Wonderful people


Wonderful people
I wrote about some the weird people that have come into my studio, so I thought it only fair to write about some of the really nice ones, too. I think I ll start with visitors, since the list of students who have been so good would be way too long.
The most recent was a retired New York policeman named Eddie Spadaro. He was getting ready to test for his fourth degree black back home. Eddie has friends or relatives in Cape Coral, which is right across the river from me. Too often, visiting martial artists come in with an attitude. This man came to learn. He took a class and when I asked him if I could offer my thoughts on his performance, he was readily accepting. Years ago I had learned that as often as not, when this situation occurs, people don t really want to be critiqued. In my early years I d rip them, just as I had been ripped. Nowadays I ask if they would like to hear what I have to say. Eddie appeared to be interested and asked questions that indicated he really was listening. There are many others who have come in and done the same, and it s been a pleasure to work with them.
Ola Svensson was a vacationing Swedish karate and Savate instructor. He just dropped by one afternoon and asked whether he could train with us. Normally, someone from a hard style has a difficult time working in kenpo and I discourage them just jumping into a class or two while they are here on vacation. I recommend the Japanese school down the street. I noticed his accent and asked where he was from. It turned out he knew Ingmar Johansson, my friend in Sweden. Ola came to us for a week and warmed up with the class, then went off in the corner to kick the bag. No attitude, just wanted to work. I showed him how to hit harder with his punches and that made him smile. He took Ed Cabrera s boxing class and said he really enjoyed that. The lesson here is that when you let someone into your class you don t know what they ll do. Hopefully they won t hurt one of your students and get you sued. This man was competent and didn t come to show off and run his mouth. Everyone likes Swedes and Aussies, said one of my black belts. Well, we got an Aussie, too.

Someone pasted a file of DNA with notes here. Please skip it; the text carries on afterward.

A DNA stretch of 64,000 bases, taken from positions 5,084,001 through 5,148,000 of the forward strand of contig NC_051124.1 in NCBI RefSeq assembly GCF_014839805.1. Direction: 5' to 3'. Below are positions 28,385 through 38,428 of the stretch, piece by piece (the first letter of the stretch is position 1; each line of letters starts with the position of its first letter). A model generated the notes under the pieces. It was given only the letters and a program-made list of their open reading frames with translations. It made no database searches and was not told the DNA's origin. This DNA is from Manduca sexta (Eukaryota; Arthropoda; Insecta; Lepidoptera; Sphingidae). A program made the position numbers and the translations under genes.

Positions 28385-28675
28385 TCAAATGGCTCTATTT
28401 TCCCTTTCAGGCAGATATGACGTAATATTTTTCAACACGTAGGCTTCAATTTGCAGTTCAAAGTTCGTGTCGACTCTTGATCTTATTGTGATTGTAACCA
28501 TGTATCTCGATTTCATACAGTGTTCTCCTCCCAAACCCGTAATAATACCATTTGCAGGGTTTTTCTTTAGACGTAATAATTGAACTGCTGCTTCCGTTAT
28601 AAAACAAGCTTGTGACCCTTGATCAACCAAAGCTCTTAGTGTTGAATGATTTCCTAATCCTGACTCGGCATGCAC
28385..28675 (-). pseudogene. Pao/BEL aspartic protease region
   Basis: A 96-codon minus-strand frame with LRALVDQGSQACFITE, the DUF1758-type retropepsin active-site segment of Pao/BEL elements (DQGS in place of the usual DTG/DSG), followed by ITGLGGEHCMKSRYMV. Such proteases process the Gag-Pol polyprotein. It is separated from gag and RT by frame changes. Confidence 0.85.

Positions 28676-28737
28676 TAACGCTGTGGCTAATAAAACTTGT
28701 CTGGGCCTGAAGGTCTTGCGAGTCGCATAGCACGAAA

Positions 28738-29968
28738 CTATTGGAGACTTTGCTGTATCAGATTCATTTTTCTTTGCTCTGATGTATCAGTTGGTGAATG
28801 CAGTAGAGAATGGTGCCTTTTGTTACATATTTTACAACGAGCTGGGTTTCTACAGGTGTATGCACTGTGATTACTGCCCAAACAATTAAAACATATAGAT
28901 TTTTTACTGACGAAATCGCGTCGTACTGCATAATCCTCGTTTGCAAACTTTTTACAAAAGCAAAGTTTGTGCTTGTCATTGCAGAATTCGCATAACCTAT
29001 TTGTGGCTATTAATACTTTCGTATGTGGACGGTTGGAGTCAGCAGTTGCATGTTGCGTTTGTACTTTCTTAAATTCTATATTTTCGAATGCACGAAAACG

Jack Nilon showed up one afternoon. He was a young guy in his early 20 s, traveling alone in a foreign country for a month. Tough kid, it turns out. I had met and worked with his instructor, Mike Crim, when I was in Australia in the 80 s. Mike had called me and told me Jack would be coming but he didn t know exactly when, probably in about six months. Jack was here two weeks later. He stayed about a week, then went off to LA to meet Frank Trejo and others. We liked Jack and he liked us, so he came back to stay for six months the following year. He trained every day. He came along with me to some seminars and met some of the high-ranking kenpo people. He was inquisitive and definitely a “show-me” type. After his six months I promoted him from first degree black to second. He didn t even run away – he came back a year or so later for a month – and he keeps in touch. He s keeping the flame burning “down-under”.
Another Swede comes to mind. Her name is Helena Fernstrom. If ever there was a fiery redhead, she was one. She s a black belt now, but she was a blue belt when she came to us. She was staying in the US for six months with another Swedish woman, hosted by one of my black belts. We had an exchange with Mr. Johansson s school over there earlier and they came to visit us after we went to visit them. Helena took the opportunity to stay in the States and train, taking advantage of the Florida winter. Helena came to me and asked if she could take classes during her stay and I agreed. When she
offered to pay I told her she could teach me her language in exchange. It worked for us both. She went home with a green belt and I got enough Swedish to get by on subsequent visits. They say you can learn enough karate to get yourself hurt. I have found you can learn enough of a language to get people to answer you so you can t understand them in any language.
Helena made many friends here in SW FL and she s been back to visit as well as hosting some of us when we went over there. She s gone on to get her degree in nursing and is working in the hospital in Norrkoping. She continues to be part of the studio there and visits the US when she can.
This is a short, incomplete list and, along with Strange People, will be followed with a part two at a later date.
Lee Wedlake